Friday, June 21, 2024

Corporate Governance and Reporting – Part 2


In the last instalment of this series, I concluded that the Board of Directors is the custodian of corporate governance. King III states that “The Board should act as the focal point of corporate governance”. The role of the Board is critical in that it sets the “tone at the top” with respect to everything that gets done at senior management level all the way to the shopfloor. The starting point for the Board in this respect is the Board Charter, which commits the Board to its role in corporate governance and is signed off by the Board Chairperson on behalf of the Board as a collective. 

The Board Charter-the starting point.

The Board Charter sets the “tone” for the rest of the corporate governance framework. Australia’s Corporate Governance Principles and Recommendations (ACG) clearly states that a listed entity should have and disclose a Board Charter setting out:

(a)the respective roles and responsibilities of its Board and management; and (b) those matters expressly reserved to the Board and those delegated to management. 

The UK Corporate Governance Code 2018 (UKCG) emphasizes that the Board should establish the company’s purpose, values and strategy and satisfy itself that these and its culture are aligned. 

King IV probably captures better the all-encompassing responsibility of the Board as follows: “members of the Governing Board should assume collective responsibility for steering and setting the direction of the organization; approving policy and planning; overseeing and monitoring of implementation and execution by management and ensuring accountability for organization performance”. It is  clear from the above that the Board’s responsibility starts from defining the organization’s purpose all the way to making sure that the purpose is achieved together with the related processes that come in between such as implementation and monitoring activities. 

Therefore, the Board Charter is the beginning of corporate governance. Without a Board Charter, or a poorly documented charter for that matter which does not commit the Board to its roles and responsibilities noted above, every aspect of the business will eventually “catch the cold” as it will be like  a ship without a captain. More than one centers of power are likely to emerge and with disastrous consequences on the purpose of the organization.

Appointment of the Board

Having concluded that the Board has ultimate responsibility over an entity, I now consider the appointment process of the Board. A well-documented Board Charter that is being driven by a “defective” Board is like the Titanic-its destined to sink despite being the largest ship afloat in its time. 

The key principle coming through most progressive codes of corporate governance is that the appointment of new Board members begins with a sub-committee of the Board called the Nomination Committee. It is important to emphasize that it does not start with the Shareholder.The Shareholder receives nominations for new Board members from the Nomination Committee through the main Board (which approves the nominations before forwarding to the shareholder for approval) and will either approve or disapprove. While this may seem straight forward, it is probably the genesis of most corporate governance problems especially in developing countries where corporate governance is still in its infancy.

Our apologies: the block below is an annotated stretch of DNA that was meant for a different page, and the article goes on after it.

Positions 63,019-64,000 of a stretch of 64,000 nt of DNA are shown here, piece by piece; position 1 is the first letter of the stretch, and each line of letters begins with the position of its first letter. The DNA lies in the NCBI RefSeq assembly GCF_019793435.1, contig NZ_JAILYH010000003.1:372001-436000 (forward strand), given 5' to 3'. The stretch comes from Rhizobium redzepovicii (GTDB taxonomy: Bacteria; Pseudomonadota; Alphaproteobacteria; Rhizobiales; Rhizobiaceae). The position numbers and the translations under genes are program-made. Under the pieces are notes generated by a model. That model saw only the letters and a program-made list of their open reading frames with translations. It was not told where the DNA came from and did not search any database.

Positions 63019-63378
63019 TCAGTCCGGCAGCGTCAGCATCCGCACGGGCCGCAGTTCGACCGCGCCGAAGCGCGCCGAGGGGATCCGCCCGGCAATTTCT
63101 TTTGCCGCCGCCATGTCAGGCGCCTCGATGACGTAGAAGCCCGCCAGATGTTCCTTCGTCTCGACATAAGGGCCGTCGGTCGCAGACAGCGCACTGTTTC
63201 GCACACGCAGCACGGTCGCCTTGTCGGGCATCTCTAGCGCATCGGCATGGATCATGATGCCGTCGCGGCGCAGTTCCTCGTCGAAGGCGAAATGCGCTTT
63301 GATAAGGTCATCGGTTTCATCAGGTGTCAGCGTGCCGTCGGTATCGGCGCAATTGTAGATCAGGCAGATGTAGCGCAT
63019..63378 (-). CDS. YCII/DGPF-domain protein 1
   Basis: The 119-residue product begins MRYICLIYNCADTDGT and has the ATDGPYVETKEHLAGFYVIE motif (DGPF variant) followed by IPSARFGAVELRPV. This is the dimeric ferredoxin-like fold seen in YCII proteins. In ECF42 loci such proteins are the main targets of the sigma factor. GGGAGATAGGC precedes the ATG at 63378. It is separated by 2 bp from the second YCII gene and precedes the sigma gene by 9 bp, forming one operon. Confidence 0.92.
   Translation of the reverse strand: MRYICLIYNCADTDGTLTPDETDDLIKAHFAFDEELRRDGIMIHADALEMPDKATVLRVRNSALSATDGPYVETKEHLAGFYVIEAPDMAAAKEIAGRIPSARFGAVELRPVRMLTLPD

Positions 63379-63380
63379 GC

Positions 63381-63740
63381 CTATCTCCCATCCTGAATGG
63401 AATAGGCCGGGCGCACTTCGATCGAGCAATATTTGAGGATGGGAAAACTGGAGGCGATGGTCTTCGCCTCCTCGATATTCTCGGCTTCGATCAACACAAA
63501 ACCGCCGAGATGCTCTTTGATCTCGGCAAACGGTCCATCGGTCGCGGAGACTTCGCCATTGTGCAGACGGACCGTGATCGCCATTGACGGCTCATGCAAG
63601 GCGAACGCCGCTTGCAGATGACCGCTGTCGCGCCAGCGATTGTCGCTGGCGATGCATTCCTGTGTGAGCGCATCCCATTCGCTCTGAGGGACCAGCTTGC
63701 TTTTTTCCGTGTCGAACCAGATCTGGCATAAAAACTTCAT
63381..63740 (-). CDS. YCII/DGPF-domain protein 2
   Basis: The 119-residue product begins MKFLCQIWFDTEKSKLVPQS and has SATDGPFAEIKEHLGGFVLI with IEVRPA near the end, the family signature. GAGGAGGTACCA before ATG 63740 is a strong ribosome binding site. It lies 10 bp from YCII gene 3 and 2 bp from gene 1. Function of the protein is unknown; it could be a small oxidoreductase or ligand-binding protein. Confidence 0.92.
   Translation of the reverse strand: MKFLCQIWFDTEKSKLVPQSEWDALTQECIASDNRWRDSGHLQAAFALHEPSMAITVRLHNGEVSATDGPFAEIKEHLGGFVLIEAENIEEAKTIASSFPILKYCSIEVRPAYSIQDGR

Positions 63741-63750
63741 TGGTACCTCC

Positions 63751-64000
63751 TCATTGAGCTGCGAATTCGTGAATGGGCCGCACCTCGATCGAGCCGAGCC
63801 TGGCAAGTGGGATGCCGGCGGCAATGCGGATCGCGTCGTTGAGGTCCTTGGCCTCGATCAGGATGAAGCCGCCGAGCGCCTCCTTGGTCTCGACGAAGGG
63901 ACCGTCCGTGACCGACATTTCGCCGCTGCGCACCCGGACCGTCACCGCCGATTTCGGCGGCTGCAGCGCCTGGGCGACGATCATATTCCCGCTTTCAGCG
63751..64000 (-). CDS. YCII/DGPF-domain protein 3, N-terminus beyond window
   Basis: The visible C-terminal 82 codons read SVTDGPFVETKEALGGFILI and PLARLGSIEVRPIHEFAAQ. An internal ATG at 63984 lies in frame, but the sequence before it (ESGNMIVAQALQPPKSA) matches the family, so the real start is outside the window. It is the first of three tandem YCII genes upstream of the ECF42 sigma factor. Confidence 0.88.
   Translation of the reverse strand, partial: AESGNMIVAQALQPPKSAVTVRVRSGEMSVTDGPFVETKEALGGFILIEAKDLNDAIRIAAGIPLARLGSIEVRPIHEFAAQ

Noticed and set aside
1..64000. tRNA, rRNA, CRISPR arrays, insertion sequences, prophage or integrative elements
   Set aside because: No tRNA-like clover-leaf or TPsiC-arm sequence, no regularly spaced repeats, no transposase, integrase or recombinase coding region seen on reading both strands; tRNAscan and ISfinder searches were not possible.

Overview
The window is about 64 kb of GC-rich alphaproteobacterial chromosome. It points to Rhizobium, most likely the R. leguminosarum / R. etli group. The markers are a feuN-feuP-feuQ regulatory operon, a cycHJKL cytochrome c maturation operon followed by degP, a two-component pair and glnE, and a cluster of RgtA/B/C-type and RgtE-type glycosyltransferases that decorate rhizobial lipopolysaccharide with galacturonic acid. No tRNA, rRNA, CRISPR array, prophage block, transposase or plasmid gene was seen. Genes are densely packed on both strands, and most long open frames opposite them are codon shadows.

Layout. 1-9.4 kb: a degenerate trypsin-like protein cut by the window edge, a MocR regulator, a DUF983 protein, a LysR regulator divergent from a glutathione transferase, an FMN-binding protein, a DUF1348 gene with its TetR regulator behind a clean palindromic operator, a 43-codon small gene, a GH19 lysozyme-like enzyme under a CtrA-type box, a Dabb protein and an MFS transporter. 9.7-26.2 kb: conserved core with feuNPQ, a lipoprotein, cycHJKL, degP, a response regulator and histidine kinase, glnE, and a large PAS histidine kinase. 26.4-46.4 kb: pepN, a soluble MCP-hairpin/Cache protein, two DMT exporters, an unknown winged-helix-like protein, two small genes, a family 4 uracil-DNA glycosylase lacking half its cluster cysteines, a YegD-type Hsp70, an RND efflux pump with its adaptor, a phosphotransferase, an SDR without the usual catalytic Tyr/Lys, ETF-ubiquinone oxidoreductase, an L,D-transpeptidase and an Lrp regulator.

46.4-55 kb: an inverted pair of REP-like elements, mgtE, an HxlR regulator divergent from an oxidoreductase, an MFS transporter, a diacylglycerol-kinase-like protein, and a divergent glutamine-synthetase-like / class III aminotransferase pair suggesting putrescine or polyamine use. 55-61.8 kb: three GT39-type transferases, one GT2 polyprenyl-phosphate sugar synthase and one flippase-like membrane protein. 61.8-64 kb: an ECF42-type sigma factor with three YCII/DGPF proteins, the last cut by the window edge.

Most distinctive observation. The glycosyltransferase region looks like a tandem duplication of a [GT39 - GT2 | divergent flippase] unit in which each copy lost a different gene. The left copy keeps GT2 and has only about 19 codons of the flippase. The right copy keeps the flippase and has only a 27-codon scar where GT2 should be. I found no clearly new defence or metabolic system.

The concept of a Nomination Committee does not exclude the shareholder from the Board appointment process-it just makes it more robust and transparent.

The role of the Nomination Committee should be captured in a Nomination Committee Charter and is principally to assist with the process of identifying suitable members of the Board including performing background checks, reference checks and independently verifying qualifications of the proposed Board members (King III and King IV). 

The UKCG beautifully captures the role of the Nomination Committee as to:

(a) lead the process for appointments, 

(b)plan for orderly succession of both Board and Senior Management and 

(c) oversee the development of a diverse pipeline for succession.

In addition, the nomination committee should consider the balance of skills, knowledge and experience on the Board and ensure that it meets the requirements of the entity.

The Nomination Committee itself should be made up of a majority of independent non-executive directors and the Chief Executive Officer should not be a member of the committee. Also, the Chairman should not chair the committee when dealing with their succession (King IV, UKCG).


Having set the ground for the Board appointment and its roles and responsibilities as set out in the Board Charter, the next instalment will consider the composition of the Board and the role of the Chairperson.


Read this week's paper